Friday, May 28, 1999


Williamson impresses Davey

The Cincinnati Enquirer

        Davey Johnson finished managing the Reds four years ago. But if he were still here,he would make rookie Scott Williamson the closer.

        Johnson reached this unsolicited conclusion after watching Williamson strike out all six Los Angeles Dodgers he faced in Thursday's eighth and ninth innings.

        “I was impressed with that last guy (Williamson),” said Johnson, the Dodgers' manager, who held the same position with the Reds from 1993-95. “I'd be able to find a spot for him. I think I'd just close with him. I wouldn't mess with him. I'd like to see him on an everyday basis.”

        Reds manager Jack McKeon reiterated his intent to divide the burden of preserving ninth-inning leads between Williamson and Danny Graves. Williamson earned saves in four consecutive appearances before Graves stopped the Dodgers in Tuesday's 3-2 victory. Graves has six saves to Williamson's five.

        Having struck out nine of the last 10 hitters he has faced (he walked a batter while striking out the side in last Sunday's ninth inning at San Diego), Williamson fits the closer's profile more closely than any other Reds reliever. The right-hander now has 37 strikeouts — which leads all Cincinnati pitchers, including starters — in 28 innings.

        But Williamson is content with his role.

        “I think everybody's a closer, other than Scott Sullivan, since he's the long man,” he said. “It depends on the situation.”

        He also insisted he's not preoccupied with strikeouts.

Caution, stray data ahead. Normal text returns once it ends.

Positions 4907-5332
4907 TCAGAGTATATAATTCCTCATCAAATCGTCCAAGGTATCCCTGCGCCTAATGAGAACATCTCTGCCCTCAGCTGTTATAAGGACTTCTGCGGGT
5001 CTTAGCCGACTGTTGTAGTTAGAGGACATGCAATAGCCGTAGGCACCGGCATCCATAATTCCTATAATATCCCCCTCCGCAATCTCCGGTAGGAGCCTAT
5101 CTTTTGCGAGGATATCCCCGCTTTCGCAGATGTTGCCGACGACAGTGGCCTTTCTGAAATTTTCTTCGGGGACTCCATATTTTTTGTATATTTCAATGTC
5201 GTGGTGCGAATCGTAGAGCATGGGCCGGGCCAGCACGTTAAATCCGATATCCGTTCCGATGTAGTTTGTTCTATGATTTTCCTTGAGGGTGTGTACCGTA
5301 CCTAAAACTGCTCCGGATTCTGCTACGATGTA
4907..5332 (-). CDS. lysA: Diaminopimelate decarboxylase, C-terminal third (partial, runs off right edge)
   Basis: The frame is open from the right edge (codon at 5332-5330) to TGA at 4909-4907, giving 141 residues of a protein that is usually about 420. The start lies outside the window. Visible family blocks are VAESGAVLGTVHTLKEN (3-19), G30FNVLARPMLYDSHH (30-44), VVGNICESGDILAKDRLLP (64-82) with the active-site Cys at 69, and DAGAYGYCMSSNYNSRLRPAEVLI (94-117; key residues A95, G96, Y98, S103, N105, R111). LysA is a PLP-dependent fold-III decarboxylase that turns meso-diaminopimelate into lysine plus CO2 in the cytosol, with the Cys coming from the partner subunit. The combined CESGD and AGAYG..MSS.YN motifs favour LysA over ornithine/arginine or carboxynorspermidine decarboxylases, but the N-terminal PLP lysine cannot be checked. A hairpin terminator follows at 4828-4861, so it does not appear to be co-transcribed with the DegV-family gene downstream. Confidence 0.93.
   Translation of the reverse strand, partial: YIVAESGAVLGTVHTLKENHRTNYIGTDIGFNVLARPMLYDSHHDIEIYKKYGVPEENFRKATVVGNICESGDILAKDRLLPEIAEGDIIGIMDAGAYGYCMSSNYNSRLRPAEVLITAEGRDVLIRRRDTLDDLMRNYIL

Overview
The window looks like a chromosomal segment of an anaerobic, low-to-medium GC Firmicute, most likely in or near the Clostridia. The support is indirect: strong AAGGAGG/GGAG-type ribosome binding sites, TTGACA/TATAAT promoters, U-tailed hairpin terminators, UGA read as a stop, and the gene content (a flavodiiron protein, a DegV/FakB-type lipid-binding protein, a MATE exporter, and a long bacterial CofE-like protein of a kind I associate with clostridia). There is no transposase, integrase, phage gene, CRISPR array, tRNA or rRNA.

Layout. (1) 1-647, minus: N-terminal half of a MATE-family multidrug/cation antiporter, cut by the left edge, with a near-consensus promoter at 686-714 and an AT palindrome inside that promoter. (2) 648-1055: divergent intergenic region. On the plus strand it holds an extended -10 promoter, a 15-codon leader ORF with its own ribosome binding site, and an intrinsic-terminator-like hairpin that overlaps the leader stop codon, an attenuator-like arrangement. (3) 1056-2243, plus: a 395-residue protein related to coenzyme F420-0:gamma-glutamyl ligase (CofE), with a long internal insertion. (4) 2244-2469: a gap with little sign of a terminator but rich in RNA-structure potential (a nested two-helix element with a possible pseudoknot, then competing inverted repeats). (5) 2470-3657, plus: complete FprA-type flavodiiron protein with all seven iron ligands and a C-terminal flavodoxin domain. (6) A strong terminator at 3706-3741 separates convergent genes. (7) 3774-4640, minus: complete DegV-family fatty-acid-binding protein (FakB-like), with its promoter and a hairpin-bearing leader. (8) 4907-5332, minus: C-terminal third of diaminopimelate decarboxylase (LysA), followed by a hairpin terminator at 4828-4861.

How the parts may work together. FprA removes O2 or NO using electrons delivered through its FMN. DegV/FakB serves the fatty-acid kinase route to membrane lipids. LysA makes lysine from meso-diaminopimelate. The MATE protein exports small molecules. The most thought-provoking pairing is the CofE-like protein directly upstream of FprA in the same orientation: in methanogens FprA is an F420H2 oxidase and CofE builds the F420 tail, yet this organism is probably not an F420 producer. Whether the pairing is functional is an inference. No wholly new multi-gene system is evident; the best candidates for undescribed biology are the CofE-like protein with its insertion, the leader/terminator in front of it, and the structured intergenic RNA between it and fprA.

“I really don't try to get caught up in that,” said Williamson, whose fastball has exceeded 95 mph. “Every guy that comes up there is a battle. I have to win all the battles I can. If you get the strikeouts, you get the strikeouts.”

Miffed Morris
        Reflecting both teams' unhappiness with home-plate umpire Paul Nauert, Cincinnati's Hal Morris was ejected after striking out as a pinch-hitter in the eighth inning.

        Morris swung and missed at a full-count breaking pitch from Los Angeles right-hander Alan Mills with runners at the corners and two outs. But the pitch that irked him was a 2-1 delivery that he watched. Nauert called it strike two.

        Morris yelled at Nauert from the dugout, prompting the ejection.

        “I was letting him know what I thought about it,” Morris said.

        Upon receiving the thumb, Morris sprang from the dugout to yell at Nauert from closer range.

        “You never like to lose your cool, but it happens sometimes,” said Morris, estimating that he hadn't been tossed since a 1993 game at St. Louis. “I don't (usually) argue balls and strikes. They're trying to do a job back there.”

Larkin's feat
        It didn't produce a run, but Barry Larkin's latest milestone stolen base was meaningful.

        Larkin stole third base with two outs in the eighth inning, shortly after Alan Mills wild-pitched Michael Tucker home. Larkin figured that Mills, who pitched effectively but struggled to find the strike zone, might bounce another one in the dirt. He didn't, but it was a sound gamble.

        Larkin recorded his 320th career steal, tying him with Bob Bescher for third on the franchise's all-time list. Larkin is one theft behind second-place Dave Concepcion but is still well behind leader Joe Morgan (406).


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